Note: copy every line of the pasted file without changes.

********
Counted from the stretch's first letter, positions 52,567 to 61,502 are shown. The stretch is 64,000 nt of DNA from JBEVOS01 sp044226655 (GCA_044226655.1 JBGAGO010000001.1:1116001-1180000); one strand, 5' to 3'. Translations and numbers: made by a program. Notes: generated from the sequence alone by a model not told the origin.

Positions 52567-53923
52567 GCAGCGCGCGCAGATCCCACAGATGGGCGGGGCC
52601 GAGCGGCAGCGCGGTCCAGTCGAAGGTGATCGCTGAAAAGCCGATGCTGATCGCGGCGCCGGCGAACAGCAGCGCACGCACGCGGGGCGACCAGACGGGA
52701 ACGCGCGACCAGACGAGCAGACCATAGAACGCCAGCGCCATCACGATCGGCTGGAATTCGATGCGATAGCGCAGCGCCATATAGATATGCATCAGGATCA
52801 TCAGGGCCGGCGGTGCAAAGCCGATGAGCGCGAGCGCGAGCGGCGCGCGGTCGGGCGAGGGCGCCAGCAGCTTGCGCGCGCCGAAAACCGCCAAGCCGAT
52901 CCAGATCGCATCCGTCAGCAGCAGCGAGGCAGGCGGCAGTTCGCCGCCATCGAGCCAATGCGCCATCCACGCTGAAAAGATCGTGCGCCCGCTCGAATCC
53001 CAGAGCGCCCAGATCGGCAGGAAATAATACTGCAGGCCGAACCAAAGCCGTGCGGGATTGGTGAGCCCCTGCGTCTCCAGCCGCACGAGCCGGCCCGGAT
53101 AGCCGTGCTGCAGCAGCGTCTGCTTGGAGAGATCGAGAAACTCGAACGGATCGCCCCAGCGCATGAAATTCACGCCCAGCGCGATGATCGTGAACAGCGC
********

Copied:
Counted from the stretch's first letter, positions 52,567 to 61,502 are shown. The stretch is 64,000 nt of DNA from JBEVOS01 sp044226655 (GCA_044226655.1 JBGAGO010000001.1:1116001-1180000); one strand, 5' to 3'. Translations and numbers: made by a program. Notes: generated from the sequence alone by a model not told the origin.

Positions 52567-53923
52567 GCAGCGCGCGCAGATCCCACAGATGGGCGGGGCC
52601 GAGCGGCAGCGCGGTCCAGTCGAAGGTGATCGCTGAAAAGCCGATGCTGATCGCGGCGCCGGCGAACAGCAGCGCACGCACGCGGGGCGACCAGACGGGA
52701 ACGCGCGACCAGACGAGCAGACCATAGAACGCCAGCGCCATCACGATCGGCTGGAATTCGATGCGATAGCGCAGCGCCATATAGATATGCATCAGGATCA
52801 TCAGGGCCGGCGGTGCAAAGCCGATGAGCGCGAGCGCGAGCGGCGCGCGGTCGGGCGAGGGCGCCAGCAGCTTGCGCGCGCCGAAAACCGCCAAGCCGAT
52901 CCAGATCGCATCCGTCAGCAGCAGCGAGGCAGGCGGCAGTTCGCCGCCATCGAGCCAATGCGCCATCCACGCTGAAAAGATCGTGCGCCCGCTCGAATCC
53001 CAGAGCGCCCAGATCGGCAGGAAATAATACTGCAGGCCGAACCAAAGCCGTGCGGGATTGGTGAGCCCCTGCGTCTCCAGCCGCACGAGCCGGCCCGGAT
53101 AGCCGTGCTGCAGCAGCGTCTGCTTGGAGAGATCGAGAAACTCGAACGGATCGCCCCAGCGCATGAAATTCACGCCCAGCGCGATGATCGTGAACAGCGC